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This study of online retail in Australia from 2007-13, part of the World Internet Project (WIP) reveals a consistent pattern of large increases in the number of online purchases made by Australian consumers, reaching an average expenditure of $2616 a year in 2013.

Online shopping in Australia is enjoying a strong second wave of growth as more consumers build internet browsing, purchasing and financial transactions into their everyday lives.  After an apparent plateau between 2009 and 2011, this latest survey confirms that online shopping by Australian consumers grew strongly again between 2011 and 2013.  The mean value of monthly online purchases by Australians grew by 5.8% to $218 from 2011-13, while the actual number of internet purchases grew by 46.2%. Men are still the internet shopping kings, buying $229 in online goods a month, compared to women’s purchases of $204.

The good news for Australian businesses is that local retailers are maintaining their share of this growth, as Australian consumers maintain their strong preference for shopping with domestically-based websites.  Three out of ten Australians now shop online every week, or more often, compared with two in ten New Zealanders and one in ten Swiss.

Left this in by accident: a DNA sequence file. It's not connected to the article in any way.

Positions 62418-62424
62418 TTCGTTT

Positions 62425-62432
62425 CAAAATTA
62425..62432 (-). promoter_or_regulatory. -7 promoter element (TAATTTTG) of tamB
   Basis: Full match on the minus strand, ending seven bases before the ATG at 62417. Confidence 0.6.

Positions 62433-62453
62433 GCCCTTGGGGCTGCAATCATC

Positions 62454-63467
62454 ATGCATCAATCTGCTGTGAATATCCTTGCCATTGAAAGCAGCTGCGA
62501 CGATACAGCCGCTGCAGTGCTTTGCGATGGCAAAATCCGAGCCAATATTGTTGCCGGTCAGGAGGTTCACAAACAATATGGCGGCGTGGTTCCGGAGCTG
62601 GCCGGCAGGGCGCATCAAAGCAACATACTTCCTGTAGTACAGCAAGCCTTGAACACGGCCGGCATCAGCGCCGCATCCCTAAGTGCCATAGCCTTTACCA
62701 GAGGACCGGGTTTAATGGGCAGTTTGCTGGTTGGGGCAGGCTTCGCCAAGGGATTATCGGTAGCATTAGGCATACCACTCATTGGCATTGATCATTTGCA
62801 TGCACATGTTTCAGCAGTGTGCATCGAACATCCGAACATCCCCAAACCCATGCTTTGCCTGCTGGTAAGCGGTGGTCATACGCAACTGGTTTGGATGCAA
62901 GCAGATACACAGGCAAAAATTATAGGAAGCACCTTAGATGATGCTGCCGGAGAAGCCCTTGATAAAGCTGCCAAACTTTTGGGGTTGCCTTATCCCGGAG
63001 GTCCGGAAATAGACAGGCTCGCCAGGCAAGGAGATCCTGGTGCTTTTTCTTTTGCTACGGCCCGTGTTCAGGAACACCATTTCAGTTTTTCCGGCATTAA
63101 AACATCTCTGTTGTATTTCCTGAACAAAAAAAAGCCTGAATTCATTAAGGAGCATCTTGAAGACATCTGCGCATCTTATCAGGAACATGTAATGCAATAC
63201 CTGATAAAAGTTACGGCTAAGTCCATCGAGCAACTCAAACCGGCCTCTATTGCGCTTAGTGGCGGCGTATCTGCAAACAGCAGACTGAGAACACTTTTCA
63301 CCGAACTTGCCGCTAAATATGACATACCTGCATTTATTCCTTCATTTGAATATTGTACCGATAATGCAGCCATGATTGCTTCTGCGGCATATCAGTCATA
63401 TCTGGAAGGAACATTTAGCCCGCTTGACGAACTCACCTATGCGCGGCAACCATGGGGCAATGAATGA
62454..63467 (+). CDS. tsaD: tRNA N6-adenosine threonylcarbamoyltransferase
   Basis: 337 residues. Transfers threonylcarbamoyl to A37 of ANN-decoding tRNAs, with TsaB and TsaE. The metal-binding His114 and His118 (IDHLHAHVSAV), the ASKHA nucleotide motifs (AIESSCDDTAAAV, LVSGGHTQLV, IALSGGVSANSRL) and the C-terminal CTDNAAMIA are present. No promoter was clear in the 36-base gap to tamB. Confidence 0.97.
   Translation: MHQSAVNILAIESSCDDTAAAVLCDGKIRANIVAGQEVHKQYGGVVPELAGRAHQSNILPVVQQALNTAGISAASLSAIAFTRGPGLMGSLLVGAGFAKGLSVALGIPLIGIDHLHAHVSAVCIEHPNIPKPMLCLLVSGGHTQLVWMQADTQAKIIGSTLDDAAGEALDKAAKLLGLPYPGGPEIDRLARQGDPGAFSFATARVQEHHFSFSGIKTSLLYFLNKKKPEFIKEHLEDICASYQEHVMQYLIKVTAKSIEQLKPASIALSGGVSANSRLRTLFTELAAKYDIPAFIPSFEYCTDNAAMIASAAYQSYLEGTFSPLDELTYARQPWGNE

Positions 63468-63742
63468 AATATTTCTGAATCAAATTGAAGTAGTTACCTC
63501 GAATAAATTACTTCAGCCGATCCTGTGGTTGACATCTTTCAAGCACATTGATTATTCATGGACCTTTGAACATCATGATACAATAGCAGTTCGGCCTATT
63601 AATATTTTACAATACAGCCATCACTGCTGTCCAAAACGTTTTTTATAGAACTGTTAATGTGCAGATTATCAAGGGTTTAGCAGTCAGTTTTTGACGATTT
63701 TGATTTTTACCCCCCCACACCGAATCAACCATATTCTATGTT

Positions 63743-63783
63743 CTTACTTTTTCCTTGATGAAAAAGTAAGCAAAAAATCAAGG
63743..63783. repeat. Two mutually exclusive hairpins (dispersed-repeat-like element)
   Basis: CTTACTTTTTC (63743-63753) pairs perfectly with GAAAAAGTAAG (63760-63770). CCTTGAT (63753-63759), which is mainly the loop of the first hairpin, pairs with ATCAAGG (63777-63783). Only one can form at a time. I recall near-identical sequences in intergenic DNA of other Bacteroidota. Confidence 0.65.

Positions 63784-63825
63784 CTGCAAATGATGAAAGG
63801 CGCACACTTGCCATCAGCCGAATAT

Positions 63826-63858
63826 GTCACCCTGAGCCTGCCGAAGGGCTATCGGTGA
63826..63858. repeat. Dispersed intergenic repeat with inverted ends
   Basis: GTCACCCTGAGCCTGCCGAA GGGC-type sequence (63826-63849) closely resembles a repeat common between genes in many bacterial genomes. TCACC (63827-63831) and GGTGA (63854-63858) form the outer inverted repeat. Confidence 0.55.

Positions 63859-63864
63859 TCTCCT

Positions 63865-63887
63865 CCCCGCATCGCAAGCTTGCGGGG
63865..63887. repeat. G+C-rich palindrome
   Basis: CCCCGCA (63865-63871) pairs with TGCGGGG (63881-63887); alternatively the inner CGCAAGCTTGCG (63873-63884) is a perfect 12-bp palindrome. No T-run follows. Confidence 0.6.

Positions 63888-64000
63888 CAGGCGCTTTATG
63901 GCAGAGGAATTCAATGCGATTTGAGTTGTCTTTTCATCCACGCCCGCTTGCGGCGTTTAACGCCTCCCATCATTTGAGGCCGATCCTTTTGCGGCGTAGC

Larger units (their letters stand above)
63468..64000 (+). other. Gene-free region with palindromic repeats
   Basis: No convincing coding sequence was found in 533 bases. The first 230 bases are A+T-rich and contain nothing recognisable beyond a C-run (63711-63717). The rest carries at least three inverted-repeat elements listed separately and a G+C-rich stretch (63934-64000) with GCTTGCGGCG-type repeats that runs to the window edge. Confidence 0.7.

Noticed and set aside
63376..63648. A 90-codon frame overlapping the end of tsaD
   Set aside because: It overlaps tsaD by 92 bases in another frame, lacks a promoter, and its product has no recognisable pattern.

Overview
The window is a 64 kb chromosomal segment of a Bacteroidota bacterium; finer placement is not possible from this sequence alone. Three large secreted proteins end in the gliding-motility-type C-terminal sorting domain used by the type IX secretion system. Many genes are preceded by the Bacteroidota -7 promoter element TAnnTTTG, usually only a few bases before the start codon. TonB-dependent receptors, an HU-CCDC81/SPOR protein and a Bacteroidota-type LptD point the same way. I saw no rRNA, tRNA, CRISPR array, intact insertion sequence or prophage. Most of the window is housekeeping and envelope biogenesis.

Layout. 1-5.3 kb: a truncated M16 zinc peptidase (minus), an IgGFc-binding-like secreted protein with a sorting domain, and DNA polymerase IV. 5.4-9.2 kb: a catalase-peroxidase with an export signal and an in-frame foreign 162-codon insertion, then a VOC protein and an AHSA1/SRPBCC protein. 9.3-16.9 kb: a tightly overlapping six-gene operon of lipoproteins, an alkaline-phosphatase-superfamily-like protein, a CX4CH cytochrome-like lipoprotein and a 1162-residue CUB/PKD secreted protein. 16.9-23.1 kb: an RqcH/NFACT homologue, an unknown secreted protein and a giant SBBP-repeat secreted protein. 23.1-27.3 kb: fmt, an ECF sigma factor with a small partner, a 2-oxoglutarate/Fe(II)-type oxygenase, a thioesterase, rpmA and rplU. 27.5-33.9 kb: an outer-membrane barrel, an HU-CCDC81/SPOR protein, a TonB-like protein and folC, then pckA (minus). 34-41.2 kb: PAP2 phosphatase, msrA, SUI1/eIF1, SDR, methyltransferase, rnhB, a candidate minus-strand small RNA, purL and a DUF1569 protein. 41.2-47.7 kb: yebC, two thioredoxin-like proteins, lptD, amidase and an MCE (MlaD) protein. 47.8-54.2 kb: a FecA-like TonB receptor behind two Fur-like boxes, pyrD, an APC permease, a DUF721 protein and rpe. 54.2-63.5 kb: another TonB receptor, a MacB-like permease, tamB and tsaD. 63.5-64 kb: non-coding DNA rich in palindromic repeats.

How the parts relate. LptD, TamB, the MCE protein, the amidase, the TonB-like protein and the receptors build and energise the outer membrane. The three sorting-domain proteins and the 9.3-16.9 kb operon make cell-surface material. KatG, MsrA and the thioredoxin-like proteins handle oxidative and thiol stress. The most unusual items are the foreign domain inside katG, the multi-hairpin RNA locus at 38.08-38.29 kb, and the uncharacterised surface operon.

There has also been a continued major upsurge in the number of Australians using the internet for financial transactions. For example people making travel bookings online grew from 49% in 2007 to 73% in 2013, those paying bills grew from 43% to 72% and those purchasing event tickets from 36% to 65%. The latest survey also reveals renewed growth in Australians buying digital content – movies, books, music, games etc – online rather than in-store.

The WIP is conducted in 30 countries round the world to compare internet use and behaviour. In Australia it consists of an annual survey of 1000 people aged 18 or older and has been running since 2007. The WIP is part of the ARC Centre of Excellence for Creative Industries and Innovation.

Dr Scott Ewing is a Senior Research Fellow at the Swinburne Institute for Social Research and at the ARC Centre of Excellence in Creative Industries and Innovation.


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